The US has been criticized for supporting dictatorships with economic assistance and military hardware. About the book: https://www.amazon.com/gp/product/0452289572/ref=as_li_tl?ie=UTF8&camp=1789&creative=9325&creativeASIN=0452289572&linkCode=as2&tag=tra0c7-20&linkId=692bcfef6e5a65f32c2062469853515e
Particular dictatorships have included Musharraf of Pakistan, the Shah of Iran, Museveni of Uganda, warlords in Somalia, Fulgencio Batista of Cuba, Ferdinand Marcos of the Philippines, Park Chung-hee of South Korea, Generalissimo Franco of Spain, and Augusto Pinochet in Chile.
The US has been criticized by Noam Chomsky for opposing nationalist movements in foreign countries, including social reform.
The United States was criticized for manipulating the internal affairs of foreign nations, including Guatemala, Chile, Cuba, Colombia, various countries in Africa including Uganda. See also Covert United States foreign regime change actions.
The US has been accused of condoning actions by Israel against Palestinians.
Some critics argue that America's policy of advocating democracy may be ineffective and even counterproductive. Zbigniew Brzezinski declared that "[t]he coming to power of Hamas is a very good example of excessive pressure for democratization" and argued that George W. Bush's attempts to use democracy as an instrument against terrorism were risky and dangerous. Analyst Jessica Tuchman Mathews of the Carnegie Endowment for International Peace agreed that imposing democracy "from scratch" was unwise, and didn't work. Realist critics such as George F. Kennan argued U.S. responsibility is only to protect its own citizens and that Washington should deal with other governments on that basis alone; they criticize president Woodrow Wilson's emphasis on democratization and nation-building although it wasn't mentioned in Wilson's Fourteen Points, and the failure of the League of Nations to enforce international will regarding Nazi Germany, Fascist Italy, and Imperial Japan in the 1930s. Realist critics attacked the idealism of Wilson as being ill-suited for weak states created at the Paris Peace Conference. Others, however, criticize the U.S. Senate's decision not to join the League of Nations which was based on isolationist public sentiment as being one cause for the organization's ineffectiveness.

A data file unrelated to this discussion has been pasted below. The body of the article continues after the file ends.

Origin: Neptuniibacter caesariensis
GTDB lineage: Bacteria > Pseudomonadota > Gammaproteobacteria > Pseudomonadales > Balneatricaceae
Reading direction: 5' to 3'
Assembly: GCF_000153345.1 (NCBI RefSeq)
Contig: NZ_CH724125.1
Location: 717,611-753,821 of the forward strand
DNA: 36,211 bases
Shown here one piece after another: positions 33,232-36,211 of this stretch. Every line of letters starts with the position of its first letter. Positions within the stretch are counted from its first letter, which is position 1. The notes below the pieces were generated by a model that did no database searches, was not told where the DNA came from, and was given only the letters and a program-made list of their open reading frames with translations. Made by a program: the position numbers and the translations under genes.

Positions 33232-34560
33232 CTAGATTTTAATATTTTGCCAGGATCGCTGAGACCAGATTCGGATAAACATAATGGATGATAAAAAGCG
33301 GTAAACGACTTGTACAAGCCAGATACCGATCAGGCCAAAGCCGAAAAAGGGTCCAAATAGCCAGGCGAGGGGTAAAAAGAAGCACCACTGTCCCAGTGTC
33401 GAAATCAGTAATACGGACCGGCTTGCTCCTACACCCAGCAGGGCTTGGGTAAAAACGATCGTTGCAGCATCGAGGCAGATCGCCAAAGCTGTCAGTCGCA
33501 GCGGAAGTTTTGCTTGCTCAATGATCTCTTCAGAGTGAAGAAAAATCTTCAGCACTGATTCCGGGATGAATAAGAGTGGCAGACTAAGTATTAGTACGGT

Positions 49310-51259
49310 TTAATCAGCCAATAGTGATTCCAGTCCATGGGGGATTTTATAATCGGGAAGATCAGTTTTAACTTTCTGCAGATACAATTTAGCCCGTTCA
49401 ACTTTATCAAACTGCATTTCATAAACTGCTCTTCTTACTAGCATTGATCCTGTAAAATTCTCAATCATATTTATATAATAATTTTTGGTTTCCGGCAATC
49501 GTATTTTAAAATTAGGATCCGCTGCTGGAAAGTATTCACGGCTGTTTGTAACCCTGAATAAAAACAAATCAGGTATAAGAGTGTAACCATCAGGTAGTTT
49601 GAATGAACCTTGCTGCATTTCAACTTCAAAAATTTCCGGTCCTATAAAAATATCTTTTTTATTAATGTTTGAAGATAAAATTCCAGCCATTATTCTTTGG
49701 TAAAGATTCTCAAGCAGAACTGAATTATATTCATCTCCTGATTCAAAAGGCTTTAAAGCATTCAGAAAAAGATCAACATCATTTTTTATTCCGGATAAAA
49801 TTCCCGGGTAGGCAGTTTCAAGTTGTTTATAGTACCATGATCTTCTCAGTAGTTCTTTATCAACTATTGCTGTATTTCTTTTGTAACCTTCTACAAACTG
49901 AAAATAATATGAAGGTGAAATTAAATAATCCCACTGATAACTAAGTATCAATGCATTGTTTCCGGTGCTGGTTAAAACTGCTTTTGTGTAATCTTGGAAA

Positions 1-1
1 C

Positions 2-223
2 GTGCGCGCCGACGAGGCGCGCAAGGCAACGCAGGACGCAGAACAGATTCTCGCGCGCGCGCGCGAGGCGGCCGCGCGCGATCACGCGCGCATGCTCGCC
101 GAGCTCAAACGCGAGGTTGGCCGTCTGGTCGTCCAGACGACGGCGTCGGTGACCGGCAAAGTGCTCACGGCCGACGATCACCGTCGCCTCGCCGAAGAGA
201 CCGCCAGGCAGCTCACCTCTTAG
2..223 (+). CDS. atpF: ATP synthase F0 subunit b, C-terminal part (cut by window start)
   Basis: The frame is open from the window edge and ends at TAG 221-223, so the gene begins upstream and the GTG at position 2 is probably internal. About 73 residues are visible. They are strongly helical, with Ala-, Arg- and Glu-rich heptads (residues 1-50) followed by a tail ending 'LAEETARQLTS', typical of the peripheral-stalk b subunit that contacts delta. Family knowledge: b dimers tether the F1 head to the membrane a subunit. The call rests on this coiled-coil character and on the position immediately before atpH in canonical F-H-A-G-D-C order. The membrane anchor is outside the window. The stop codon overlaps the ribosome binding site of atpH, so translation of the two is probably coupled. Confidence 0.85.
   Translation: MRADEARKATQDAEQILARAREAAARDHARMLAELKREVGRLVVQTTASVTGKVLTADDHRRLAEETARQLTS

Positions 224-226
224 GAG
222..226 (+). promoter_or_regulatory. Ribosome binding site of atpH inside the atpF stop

President Bush has been criticized for neglecting democracy and human rights by focusing exclusively on an effort to fight terrorism. The US was criticized for alleged prisoner abuse at Guantánamo Bay, Abu Ghraib in Iraq, and secret CIA prisons in eastern Europe, according to Amnesty International. In response, the US government claimed incidents of abuse were isolated incidents which did not reflect U.S. policy.